DataSheet_8_A Systematic Immuno-Informatic Approach to Design a Multiepitope-Based Vaccine Against Emerging Multiple Drug Resistant Serratia marcescen.pdf (19.11 kB)

DataSheet_8_A Systematic Immuno-Informatic Approach to Design a Multiepitope-Based Vaccine Against Emerging Multiple Drug Resistant Serratia marcescens.pdf

Download (19.11 kB)
posted on 2022-03-16, 12:20 authored by Marcelo Silva Folhas Damas, Fernando Gabriel Mazur, Caio Cesar de Melo Freire, Anderson Ferreira da Cunha, Maria-Cristina da Silva Pranchevicius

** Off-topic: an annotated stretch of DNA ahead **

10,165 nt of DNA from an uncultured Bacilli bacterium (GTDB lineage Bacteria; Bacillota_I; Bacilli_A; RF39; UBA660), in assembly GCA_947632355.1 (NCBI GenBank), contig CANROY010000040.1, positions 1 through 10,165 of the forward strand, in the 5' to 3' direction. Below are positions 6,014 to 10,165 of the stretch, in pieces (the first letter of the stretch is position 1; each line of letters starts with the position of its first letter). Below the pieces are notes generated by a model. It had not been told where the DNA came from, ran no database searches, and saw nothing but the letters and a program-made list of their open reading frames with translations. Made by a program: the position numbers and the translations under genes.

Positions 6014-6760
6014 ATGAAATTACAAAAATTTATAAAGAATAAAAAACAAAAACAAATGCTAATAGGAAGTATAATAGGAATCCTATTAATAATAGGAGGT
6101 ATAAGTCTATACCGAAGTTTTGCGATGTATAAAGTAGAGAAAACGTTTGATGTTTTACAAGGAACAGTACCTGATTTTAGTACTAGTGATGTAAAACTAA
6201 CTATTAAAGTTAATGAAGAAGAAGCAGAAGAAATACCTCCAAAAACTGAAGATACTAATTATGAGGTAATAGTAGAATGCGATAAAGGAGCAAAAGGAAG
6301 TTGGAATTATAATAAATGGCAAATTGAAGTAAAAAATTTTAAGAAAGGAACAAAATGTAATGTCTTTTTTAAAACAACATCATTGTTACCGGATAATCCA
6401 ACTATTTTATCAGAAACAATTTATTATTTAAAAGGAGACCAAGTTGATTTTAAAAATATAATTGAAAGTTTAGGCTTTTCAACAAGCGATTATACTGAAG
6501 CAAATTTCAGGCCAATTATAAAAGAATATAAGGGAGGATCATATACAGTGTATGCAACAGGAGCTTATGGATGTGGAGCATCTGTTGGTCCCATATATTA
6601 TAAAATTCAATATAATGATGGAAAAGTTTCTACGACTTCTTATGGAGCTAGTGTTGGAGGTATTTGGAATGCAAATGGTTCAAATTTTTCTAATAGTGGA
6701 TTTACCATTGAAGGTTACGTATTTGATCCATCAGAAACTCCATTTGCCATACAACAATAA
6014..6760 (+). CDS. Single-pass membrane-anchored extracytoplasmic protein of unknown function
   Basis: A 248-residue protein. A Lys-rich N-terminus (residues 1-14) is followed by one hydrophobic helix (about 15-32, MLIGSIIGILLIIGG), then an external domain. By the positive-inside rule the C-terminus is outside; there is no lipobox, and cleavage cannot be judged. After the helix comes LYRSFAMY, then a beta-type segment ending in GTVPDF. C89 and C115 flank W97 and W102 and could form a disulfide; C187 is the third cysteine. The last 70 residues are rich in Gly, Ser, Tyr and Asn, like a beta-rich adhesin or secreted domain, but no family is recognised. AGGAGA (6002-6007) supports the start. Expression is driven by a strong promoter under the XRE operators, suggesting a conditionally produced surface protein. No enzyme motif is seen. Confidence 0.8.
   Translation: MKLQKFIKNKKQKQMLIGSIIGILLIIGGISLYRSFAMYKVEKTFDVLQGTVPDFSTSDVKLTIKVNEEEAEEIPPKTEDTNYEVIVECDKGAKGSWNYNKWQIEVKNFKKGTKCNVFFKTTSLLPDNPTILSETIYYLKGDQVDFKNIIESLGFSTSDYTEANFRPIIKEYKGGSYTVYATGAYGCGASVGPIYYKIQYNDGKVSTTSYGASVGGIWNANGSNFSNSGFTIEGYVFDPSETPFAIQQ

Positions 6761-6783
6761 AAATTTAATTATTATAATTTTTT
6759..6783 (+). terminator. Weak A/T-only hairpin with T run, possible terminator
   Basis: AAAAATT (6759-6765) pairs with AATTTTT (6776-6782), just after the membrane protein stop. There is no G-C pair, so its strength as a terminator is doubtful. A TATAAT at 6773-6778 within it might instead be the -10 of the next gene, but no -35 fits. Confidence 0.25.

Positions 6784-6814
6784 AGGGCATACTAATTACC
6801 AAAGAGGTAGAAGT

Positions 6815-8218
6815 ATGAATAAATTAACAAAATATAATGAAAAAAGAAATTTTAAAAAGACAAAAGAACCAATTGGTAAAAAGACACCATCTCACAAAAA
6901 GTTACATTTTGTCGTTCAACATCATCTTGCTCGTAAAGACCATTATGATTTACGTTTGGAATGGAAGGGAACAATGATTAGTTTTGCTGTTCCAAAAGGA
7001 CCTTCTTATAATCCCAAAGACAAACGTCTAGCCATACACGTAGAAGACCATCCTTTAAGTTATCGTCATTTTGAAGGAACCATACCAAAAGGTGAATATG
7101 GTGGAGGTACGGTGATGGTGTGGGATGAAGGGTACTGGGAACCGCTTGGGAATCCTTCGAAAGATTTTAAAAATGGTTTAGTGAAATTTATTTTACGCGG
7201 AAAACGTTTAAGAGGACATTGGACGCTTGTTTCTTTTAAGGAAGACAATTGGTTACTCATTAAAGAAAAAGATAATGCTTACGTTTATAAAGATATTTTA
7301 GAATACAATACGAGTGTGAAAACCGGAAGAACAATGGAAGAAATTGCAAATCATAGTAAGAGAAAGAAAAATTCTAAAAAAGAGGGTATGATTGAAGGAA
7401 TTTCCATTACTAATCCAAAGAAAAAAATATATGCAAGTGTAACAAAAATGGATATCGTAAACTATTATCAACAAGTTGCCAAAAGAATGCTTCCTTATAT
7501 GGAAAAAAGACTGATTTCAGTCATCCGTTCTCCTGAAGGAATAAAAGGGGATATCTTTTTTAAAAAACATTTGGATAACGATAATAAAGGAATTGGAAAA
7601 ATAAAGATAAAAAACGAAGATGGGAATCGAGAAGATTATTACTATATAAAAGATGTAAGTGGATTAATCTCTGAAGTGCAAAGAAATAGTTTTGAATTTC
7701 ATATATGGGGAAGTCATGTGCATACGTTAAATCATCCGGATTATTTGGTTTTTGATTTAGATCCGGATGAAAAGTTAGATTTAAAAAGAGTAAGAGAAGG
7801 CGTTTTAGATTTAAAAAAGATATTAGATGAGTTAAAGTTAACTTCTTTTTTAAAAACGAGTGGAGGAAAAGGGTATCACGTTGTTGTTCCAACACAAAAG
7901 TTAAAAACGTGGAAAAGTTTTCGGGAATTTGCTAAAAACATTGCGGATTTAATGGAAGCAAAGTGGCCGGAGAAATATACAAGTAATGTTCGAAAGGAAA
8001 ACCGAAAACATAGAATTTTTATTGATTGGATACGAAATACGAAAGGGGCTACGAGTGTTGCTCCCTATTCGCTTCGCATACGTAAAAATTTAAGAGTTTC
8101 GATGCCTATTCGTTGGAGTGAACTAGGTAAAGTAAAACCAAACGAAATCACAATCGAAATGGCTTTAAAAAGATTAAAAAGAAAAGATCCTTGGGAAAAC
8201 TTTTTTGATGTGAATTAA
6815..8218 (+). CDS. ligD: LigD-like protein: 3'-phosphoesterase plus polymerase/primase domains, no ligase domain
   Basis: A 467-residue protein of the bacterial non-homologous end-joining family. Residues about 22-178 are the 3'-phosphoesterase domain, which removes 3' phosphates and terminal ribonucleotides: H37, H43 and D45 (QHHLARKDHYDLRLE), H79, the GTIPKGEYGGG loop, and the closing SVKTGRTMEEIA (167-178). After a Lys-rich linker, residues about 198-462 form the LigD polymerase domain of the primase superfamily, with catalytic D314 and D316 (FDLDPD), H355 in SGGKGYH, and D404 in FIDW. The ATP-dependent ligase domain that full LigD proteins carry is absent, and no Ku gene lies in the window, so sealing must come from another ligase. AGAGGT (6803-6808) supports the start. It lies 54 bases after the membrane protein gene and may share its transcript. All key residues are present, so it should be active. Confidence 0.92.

Serratia marcescens is now an important opportunistic pathogen that can cause serious infections in hospitalized or immunocompromised patients. Here, we used extensive bioinformatic analyses based on reverse vaccinology and subtractive proteomics-based approach to predict potential vaccine candidates against S. marcescens. We analyzed the complete proteome sequence of 49 isolate of Serratia marcescens and identified 5 that were conserved proteins, non-homologous from human and gut flora, extracellular or exported to the outer membrane, and antigenic. The identified proteins were used to select 5 CTL, 12 HTL, and 12 BCL epitopes antigenic, non-allergenic, conserved, hydrophilic, and non-toxic. In addition, HTL epitopes were able to induce interferon-gamma immune response. The selected peptides were used to design 4 multi-epitope vaccines constructs (SMV1, SMV2, SMV3 and SMV4) with immune-modulating adjuvants, PADRE sequence, and linkers. Peptide cleavage analysis showed that antigen vaccines are processed and presented via of MHC class molecule. Several physiochemical and immunological analyses revealed that all multiepitope vaccines were non-allergenic, stable, hydrophilic, and soluble and induced the immunity with high antigenicity. The secondary structure analysis revealed the designed vaccines contain mainly coil structure and alpha helix structures. 3D analyses showed high-quality structure. Molecular docking analyses revealed SMV4 as the best vaccine construct among the four constructed vaccines, demonstrating high affinity with the immune receptor. Molecular dynamics simulation confirmed the low deformability and stability of the vaccine candidate. Discontinuous epitope residues analyses of SMV4 revealed that they are flexible and can interact with antibodies. In silico immune simulation indicated that the designed SMV4 vaccine triggers an effective immune response. In silico codon optimization and cloning in expression vector indicate that SMV4 vaccine can be efficiently expressed in E. coli system. Overall, we showed that SMV4 multi-epitope vaccine successfully elicited antigen-specific humoral and cellular immune responses and may be a potential vaccine candidate against S. marcescens. Further experimental validations could confirm its exact efficacy, the safety and immunogenicity profile. Our findings bring a valuable addition to the development of new strategies to prevent and control the spread of multidrug-resistant Gram-negative bacteria with high clinical relevance.